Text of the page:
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Col. John M. Harrell, Confederate Military History, a library of Confederate States Military History: Volume 10.2, Arkansas (ed. Clement Anselm Evans) 8 0 Browse Search
Southern Historical Society Papers, Volume 11. (ed. Reverend J. William Jones) 6 2 Browse Search
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Browsing named entities in Southern Historical Society Papers, Volume 11. (ed. Reverend J. William Jones). You can also browse the collection for Fayth or search for Fayth in all documents.

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Southern Historical Society Papers, Volume 11. (ed. Reverend J. William Jones), General Beauregard's report of the battle of Drury's Bluff. (search)
tragglers, including one Captain, and closed up to the enemy's rear. But the main body of his brigade had not arrived. Cabell had, however, moved up to the Antoine, eighteen miles southwest of Arkadelphia, and his advance commanded by Lieutenant-Colonel Fayth, struck the advance of the enemy, consisting of two regiments of cavalry, near Spoonville, ten miles southwest of Arkadelphia. Here several sharp fights occurred, in which the enemy suffered considerable loss and were driven back upon om it to several of the fords and ferries on Little Missouri river. Fearing that Steele might take this road and reach and occupy one of the fords below the military road crossing, on the morning of the 2d April, after leaving Monroe's regiment, Fayth's battalion, and a section of Hughey's battery, all under command of Colonel Monroe of Cabell's brigade, at the Antoine, I withdrew the balance of the regiment to Cottingham's store, where it could either reinforce Monroe when driven back to the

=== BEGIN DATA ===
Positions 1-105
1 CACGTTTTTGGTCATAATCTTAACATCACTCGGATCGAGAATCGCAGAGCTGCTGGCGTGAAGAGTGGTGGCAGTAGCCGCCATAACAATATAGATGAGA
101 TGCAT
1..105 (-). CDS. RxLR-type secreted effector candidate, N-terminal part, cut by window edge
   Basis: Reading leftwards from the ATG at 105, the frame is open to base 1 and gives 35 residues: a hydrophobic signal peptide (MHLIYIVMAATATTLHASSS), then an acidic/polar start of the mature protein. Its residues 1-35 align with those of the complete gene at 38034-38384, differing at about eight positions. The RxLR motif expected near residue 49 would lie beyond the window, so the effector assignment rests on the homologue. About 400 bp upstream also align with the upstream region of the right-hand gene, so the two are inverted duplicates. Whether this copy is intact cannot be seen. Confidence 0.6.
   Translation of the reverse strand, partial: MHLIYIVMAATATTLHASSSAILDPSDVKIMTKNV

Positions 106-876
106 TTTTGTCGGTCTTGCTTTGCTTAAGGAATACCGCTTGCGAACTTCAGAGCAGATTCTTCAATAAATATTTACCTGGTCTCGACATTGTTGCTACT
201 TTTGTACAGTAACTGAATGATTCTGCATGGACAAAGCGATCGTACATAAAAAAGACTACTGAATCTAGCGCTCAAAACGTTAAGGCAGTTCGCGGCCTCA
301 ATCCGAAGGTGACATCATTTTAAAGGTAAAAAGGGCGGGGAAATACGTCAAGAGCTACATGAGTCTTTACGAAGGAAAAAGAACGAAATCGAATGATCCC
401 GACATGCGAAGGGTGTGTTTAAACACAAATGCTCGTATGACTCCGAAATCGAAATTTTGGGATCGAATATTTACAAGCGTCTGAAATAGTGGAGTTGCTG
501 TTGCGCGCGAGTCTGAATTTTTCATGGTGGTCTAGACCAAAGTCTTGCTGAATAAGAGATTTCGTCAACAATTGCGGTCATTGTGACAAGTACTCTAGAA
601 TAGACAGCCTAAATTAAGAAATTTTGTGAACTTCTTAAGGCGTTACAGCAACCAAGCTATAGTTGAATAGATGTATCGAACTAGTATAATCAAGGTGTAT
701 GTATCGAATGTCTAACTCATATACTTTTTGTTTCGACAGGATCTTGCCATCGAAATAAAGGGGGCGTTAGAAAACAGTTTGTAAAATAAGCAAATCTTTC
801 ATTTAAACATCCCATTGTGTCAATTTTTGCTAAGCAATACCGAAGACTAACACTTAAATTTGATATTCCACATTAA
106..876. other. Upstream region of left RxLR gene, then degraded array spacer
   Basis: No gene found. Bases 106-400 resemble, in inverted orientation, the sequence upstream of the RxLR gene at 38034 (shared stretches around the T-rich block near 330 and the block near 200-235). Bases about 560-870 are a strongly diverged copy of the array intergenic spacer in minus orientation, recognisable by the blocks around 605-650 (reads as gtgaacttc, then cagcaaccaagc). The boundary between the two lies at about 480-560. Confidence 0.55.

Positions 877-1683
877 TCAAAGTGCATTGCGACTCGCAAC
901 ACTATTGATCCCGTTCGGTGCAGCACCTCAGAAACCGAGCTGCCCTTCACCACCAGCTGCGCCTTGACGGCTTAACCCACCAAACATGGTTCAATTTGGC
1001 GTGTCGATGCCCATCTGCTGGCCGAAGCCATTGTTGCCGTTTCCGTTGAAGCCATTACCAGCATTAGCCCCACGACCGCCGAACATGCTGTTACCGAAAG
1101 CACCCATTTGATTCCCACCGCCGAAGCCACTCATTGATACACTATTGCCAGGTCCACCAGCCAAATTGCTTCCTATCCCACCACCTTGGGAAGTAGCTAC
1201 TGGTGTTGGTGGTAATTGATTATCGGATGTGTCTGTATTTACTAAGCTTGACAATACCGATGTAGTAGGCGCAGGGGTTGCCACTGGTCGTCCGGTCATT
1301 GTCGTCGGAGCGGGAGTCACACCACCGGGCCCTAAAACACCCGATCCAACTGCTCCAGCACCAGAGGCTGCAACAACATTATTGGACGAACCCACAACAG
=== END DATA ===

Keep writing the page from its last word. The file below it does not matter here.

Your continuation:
Southern Historical Society Papers, Volume 11. (ed. Reverend J. William Jones), Campaign against Steele in April, 1864. (search)
tragglers, including one Captain, and closed up to the enemy's rear. But the main body of his brigade had not arrived. Cabell had, however, moved up to the Antoine, eighteen miles southwest of Arkadelphia, and his advance commanded by Lieutenant-Colonel Fayth, struck the advance of the enemy, consisting of two regiments of cavalry, near Spoonville, ten miles southwest of Arkadelphia. Here several sharp fights occurred, in which the enemy suffered considerable loss and were driven back upon om it to several of the fords and ferries on Little Missouri river. Fearing that Steele might take this road and reach and occupy one of the fords below the military road crossing, on the morning of the 2d April, after leaving Monroe's regiment, Fayth's battalion, and a section of Hughey's battery, all under command of Colonel Monroe of Cabell's brigade, at the Antoine, I withdrew the balance of the regiment to Cottingham's store, where it could either reinforce Monroe when driven back to the